Arrival management for eVTOL aircraft in on-demand urban air mobility

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2019-01-01
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Pradeep, Priyank
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Peng Wei
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Aerospace Engineering

The Department of Aerospace Engineering seeks to instruct the design, analysis, testing, and operation of vehicles which operate in air, water, or space, including studies of aerodynamics, structure mechanics, propulsion, and the like.

History
The Department of Aerospace Engineering was organized as the Department of Aeronautical Engineering in 1942. Its name was changed to the Department of Aerospace Engineering in 1961. In 1990, the department absorbed the Department of Engineering Science and Mechanics and became the Department of Aerospace Engineering and Engineering Mechanics. In 2003 the name was changed back to the Department of Aerospace Engineering.

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1942-present

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  • Department of Aerospace Engineering and Engineering Mechanics (1990-2003)

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The electric vertical takeoff and landing (eVTOL) aircraft can alleviate transportation congestion on the ground by utilizing three-dimensional airspace efficiently. However, the endurance (specific energy) of Lithium-ion Polymer (Li-Po) batteries imposes severe constraints on the operational time-span of an eVTOL on urban air mobility (UAM) passenger transportation mission.

The first part of the research focuses on the generation of energy efficient trajectories for eVTOLs with the assigned required times of arrival (RTA)s. The problem formulations are performed in multiphase optimal control framework with energy as the performance index for the following eVTOL aircraft types: (i) multirotor and (ii) tandem tilt-wing. These two types of eVTOLs are chosen because of their performance characteristics falling at the two extremes of the performance spectrum of eVTOLs. The proposed multiphase optimal control problem formulations and the corresponding numerical solutions enable an eVTOL to meet the assigned RTA and achieve the most energy efficient arrival trajectory, which is a critical enabler for the safe and efficient future eVTOL operations for passenger transportation and cargo delivery in UAM environment. The problem formulations are applied to a UAM passenger transport use cases with (i) EHang 184, (ii) Airbus Vahana, and (iii) the Uber Elevate proposed vertiport concept in numerical simulations.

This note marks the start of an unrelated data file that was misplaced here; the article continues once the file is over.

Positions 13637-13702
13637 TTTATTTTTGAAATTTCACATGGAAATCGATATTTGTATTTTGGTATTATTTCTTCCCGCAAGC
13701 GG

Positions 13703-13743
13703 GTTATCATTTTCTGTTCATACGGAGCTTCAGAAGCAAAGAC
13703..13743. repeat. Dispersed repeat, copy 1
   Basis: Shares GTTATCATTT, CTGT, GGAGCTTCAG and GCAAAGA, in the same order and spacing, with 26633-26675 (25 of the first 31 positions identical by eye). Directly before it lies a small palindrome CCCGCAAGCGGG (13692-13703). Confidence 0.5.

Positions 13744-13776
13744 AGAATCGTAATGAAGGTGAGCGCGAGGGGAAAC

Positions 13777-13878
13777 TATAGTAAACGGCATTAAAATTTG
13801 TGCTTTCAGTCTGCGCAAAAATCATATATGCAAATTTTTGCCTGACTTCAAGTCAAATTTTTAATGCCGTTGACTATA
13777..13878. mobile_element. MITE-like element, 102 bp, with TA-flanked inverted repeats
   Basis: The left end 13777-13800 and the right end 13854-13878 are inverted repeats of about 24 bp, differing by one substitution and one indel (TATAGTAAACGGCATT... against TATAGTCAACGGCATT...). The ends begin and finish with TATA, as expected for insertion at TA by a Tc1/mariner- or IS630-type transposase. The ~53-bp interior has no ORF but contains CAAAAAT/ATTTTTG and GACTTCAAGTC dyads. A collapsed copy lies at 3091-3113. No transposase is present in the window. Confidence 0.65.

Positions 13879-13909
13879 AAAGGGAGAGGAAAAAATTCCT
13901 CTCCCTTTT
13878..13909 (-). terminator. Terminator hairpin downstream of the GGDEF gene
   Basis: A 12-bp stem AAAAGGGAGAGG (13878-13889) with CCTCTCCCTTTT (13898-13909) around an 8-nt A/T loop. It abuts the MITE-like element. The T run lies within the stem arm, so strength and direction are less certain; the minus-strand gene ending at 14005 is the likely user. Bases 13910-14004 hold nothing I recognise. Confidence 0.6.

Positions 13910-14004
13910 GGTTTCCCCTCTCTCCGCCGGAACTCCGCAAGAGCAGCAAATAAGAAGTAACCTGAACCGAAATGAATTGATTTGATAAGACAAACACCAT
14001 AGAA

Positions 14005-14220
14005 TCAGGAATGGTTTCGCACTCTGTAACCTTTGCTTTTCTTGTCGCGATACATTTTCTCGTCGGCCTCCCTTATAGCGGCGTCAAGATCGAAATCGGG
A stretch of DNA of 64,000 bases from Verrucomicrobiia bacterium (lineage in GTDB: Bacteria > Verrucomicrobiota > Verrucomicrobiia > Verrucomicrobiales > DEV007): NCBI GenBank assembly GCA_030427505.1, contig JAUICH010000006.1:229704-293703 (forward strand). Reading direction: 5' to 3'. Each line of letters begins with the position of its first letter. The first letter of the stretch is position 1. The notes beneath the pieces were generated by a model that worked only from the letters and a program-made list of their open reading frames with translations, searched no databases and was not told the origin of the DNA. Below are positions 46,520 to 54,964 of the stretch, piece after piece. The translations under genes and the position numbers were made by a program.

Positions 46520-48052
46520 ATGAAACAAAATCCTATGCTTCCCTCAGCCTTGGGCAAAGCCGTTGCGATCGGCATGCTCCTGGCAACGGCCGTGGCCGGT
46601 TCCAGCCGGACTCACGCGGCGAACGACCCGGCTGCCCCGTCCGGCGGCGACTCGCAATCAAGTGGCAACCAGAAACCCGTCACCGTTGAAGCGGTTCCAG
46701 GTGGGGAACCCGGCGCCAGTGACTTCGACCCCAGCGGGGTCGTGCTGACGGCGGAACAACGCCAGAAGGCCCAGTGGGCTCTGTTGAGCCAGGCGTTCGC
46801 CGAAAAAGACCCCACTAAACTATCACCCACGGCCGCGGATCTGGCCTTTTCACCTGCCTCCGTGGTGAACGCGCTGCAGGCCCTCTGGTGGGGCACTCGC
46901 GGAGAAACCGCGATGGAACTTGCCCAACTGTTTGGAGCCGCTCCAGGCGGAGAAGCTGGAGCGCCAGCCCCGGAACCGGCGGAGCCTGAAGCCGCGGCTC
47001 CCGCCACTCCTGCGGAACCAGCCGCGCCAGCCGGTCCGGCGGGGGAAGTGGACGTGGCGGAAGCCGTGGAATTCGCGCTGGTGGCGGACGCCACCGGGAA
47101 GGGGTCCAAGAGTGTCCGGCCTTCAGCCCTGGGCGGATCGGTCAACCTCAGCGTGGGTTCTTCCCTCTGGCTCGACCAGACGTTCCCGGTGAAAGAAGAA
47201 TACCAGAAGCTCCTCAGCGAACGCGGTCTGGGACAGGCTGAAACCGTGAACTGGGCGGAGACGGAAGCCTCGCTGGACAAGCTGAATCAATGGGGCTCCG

The second part of the research involves arrival sequencing and scheduling problem formulation in UAM context for a mixed fleet (winged/wingless) of eVTOLs expected to land on a vertiport. Based on anticipated UAM traffic density in emergent (low) and early expanded (moderate/high) operations, two separate vertiport arrival procedures have been proposed for the problem. The arrival procedure for early expanded operations is proposed based on arrival procedure of emergent operations as a baseline with the addition of metering gate(s) on the boundary of the terminal area (a circular area of radius 400 m around a vertiport) and multiple landing pads on the vertiport. The objective of the problem is to minimize the makespan (landing completion time) of a given set of eVTOLs, which is equivalent to maximizing the vertiport arrival throughput. A heuristic approach called insertion, and local search (ILS) [\cite{Waqar}] combined with two different scheduling methods: i) mixed-integer linear programming (MILP) and ii) time-advance (TA) are proposed to optimize the landing order (sequence) and makespan of the mixed fleet of eVTOLs. Next, the impact of the number of landing pads (N) on the vertiport arrival throughput is studied to aid in early expanded UAM operations (moderate/high traffic density). Finally, sensitivity analysis is performed to see the impact of the following on the sequencing and scheduling algorithms: i) the number of eVTOLs expected to land (n) and ii) the number of eVTOLs used in the local neighborhood search (k). Through numerical simulations and sensitivity analysis, our algorithms demonstrated real-time scheduling capabilities for on-demand UAM arrival operations, which can be used as a potential future service for UAM vertiports and terminal airspace.

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Wed May 01 00:00:00 UTC 2019